Kings Plaza was the first true shopping mall in Brooklyn. Flatbush avenue was widened, from Utica Avenue to Avenue V, to accommodate the increased traffic flow.
Kings Plaza shopping mall is located in the Flatlands section of Brooklyn, which previously known as being a very white district. However, this changed in the 1970’s, when African Americans (Haitians and other Caribbean’s in particular) began moving in the Northern areas of the Flatlands, closest to Flatbush avenue. The Southern section of the Flatlands still remained mostly Irish, Italian and Jewish (in Begen Beach, Old and New Mill Basin and Marine Park) (Brooklyn, The Way It Was, Brian Merlis).
1971- Mayor’s Office of Downtown Brooklyn Development (ODBD) is established, thus paving the way to make Fulton Mall a reality
1976- Application made to Federal government for an Urban Mass Transportation Administration Capital Improvement Grant which would fund 80% of proposed Fulton Mall project
1976- RKO Albee Theater at 1 DeKalb ave at Albee Square demolished to make room for the Albee square mall.
1977- request approved
Fulton Street Redevelopment in detail:
Redevelopment plan for Fulton Street shopping district announced during Mayor Lindsay’s reelection campaign (Mayor of New York City from 1966-1973). This was only one small part of Lindsay’s reelection campaign; his plan actually called for the revitalization of the whole of downtown Brooklyn. The original plan varied vastly from the realized plan. The original plan called for a revitalization of all of downtown Brooklyn: 5,000 units of housing and it envisioned, within 25 years, 25,000 new office jobs and a like number of new students for the area. Lindsay’s “vision of renewal shrunk to the creation of only 6,000 construction jobs and 12,000 permanent jobs.”
Additionally, Lindsay claimed he would bring theaters, shops, restaurants and pedestrian malls, thousands of square feet of industrial space and a three block-long ''galleria'' on 45 acres, to the area. What ended up being realized is what we know now of Fulton Street Pedestrian Mall:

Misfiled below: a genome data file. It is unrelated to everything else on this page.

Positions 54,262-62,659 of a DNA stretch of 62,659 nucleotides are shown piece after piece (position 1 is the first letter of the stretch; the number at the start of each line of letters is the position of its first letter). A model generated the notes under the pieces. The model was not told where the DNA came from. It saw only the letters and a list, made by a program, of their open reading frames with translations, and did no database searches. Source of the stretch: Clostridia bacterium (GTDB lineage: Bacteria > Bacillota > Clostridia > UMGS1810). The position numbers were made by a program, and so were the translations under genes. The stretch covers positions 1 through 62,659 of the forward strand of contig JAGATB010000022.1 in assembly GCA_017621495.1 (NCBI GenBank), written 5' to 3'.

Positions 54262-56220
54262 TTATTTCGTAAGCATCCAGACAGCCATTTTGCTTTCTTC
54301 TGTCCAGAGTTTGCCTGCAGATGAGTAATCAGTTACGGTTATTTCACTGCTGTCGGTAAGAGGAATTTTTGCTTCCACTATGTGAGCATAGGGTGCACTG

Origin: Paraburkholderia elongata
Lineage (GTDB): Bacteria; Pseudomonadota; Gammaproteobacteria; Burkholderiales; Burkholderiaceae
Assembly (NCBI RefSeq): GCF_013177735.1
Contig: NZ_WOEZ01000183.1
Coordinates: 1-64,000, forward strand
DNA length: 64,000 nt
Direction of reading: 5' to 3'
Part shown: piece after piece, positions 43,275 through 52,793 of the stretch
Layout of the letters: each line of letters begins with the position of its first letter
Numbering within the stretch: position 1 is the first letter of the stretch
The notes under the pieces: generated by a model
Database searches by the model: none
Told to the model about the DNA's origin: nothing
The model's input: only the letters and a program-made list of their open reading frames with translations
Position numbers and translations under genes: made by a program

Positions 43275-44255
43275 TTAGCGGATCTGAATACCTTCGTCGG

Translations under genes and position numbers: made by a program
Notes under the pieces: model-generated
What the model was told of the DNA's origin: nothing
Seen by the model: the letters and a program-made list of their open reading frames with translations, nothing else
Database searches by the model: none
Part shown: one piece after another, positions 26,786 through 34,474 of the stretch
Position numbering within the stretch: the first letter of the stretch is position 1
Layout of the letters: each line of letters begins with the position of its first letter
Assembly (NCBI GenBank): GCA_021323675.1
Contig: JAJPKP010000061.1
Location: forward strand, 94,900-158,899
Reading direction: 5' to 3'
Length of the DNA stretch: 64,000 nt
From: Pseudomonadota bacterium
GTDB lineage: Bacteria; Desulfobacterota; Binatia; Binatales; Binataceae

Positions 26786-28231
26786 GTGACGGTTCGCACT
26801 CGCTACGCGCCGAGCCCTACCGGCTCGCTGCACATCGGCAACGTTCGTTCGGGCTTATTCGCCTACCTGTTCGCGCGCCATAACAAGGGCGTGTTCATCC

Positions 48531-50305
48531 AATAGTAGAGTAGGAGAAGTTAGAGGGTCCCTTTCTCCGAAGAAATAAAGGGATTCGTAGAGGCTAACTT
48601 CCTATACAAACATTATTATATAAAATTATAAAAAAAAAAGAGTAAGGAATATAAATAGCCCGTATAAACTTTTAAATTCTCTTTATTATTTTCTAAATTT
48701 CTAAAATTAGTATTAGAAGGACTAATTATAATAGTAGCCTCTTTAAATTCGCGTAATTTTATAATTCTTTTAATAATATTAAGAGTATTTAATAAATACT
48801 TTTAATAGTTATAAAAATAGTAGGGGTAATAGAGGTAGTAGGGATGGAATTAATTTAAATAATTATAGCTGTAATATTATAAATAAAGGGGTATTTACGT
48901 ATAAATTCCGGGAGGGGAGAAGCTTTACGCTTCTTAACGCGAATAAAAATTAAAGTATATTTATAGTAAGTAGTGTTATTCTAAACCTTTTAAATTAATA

A combination of new design criteria for storefront design, bus shelters, signs, canopies, benches and lights, and a modified pedestrian mall along Fulton Street’s 17 shopping blocks bounded by Boerum Place, Myrtle avenue, Ashland Place, Flatbush and Atlantic Avenues, permitting limited traffic, particularly buses.
This plan took 15 years to realize and was a 500 million dollar development plan. According to a NYTimes article (MALL STANDS ALONE IN BROOKLYN 'RENAISSANCE', 4/9/82). Ground floor prices increased from $50 to $60 from $20 or less. Employees had hoped for upscale shoppers ''We were supposed to get lots of Bloomingdale's customers,'' another employee said. ''All we got was their shoplifters.''
1977- Formed Fulton Mall Improvement Association (local shopkeepers and banking institutions)—an early BID, established by the State Legislature - seven-day-a-week Street cleaning by a crew of five equipped with a mechanical sweeper and all-night security by two guards, one of them armed, who patrol by car. (NY Times MERCHANTS TAXING THEMSELVES TO OFFER MORE SERVICES IN SPECIAL DISTRICTS, October 11, 1983)
Oct 25, 1978- Phase I of construction begins
The first phase of the Fulton Street Mall redevelopment, from Albee Square to Gallatin Place, cost about $25 million. The second phase, which began in August and was
completed in 1984, cost $15 million.
1979- Fulton Mall business stats upon opening after Phase I of redevelopment very closely resembles business model today of chain store with multiple locations within the pedestrian mall (within a few blocks of each other):
2 Chemical Banks
2 Pathmark Drug Stores
3 Coral Franks
5 Different Wig Stores (1 “Collection Wigs”, 1 “Wig Discount Center”, 2 “Wigs”, 1 “Bags and Wigs”)
2 Benhill Shops
4 Parking Lots
3 Thom McAn’s
A+S (see images)
Albee Square Mall (to open in 1980) (see images)
The New Lynn’s
McCrory’s (old site of Loeser’s)
Fall of 1980- Albee Square Mall opens-Stores will occupy 155,000 sq ft of net leasable
space. As of July 10, leases have been signed on 70% of total. Mall is to open in fall
of 1980. Developer is Rentar Development Co. Architect is Abbott Harle of Gruen
Associates. (see images)
1990- Forest City purchases Albee Square Mall. Plans to bring ''upscale retail''
operators into it. ''We have more than 80 tenants,'' said Arthur Ratner, developer of the Albee Mall, ''almost half of them businesses that had never been located in New
York before. We are getting people who never shopped Fulton Street as well as people
who drifted away and are now coming back.
New York 1960, Stern, Mellis and Fishman
NEW YORK TIMES , MALL STANDS ALONE IN BROOKLYN 'RENAISSANCE', April, 8, 1982, BY FRANK J. PRIAL
NEW YORK TIMES, Merchants Taxing Themselves to Offer More Services in Special Districts, October 11, 1983, By Sam Roberts.
NEW YORK TIMES, July 18, 1979, Section 2; Page 8, Column 1, BY ALAN S OSER
NEW YORK TIMES, January 14, 1990, PERSPECTIVES- Downtown Brooklyn; Creating a Critical Mass at Metrotech
NEW YORK TIMES, January 14, 1990, Mass at Metrotech, By ALAN S. OSER
Fulton Mall business directory - with history, walking tour, and maps of downtown Brooklyn. Fulton Mall Improvement Association. ; Brooklyn, N.Y. : Prisma Graphics : Fulton Mall Improvement Association, 1979.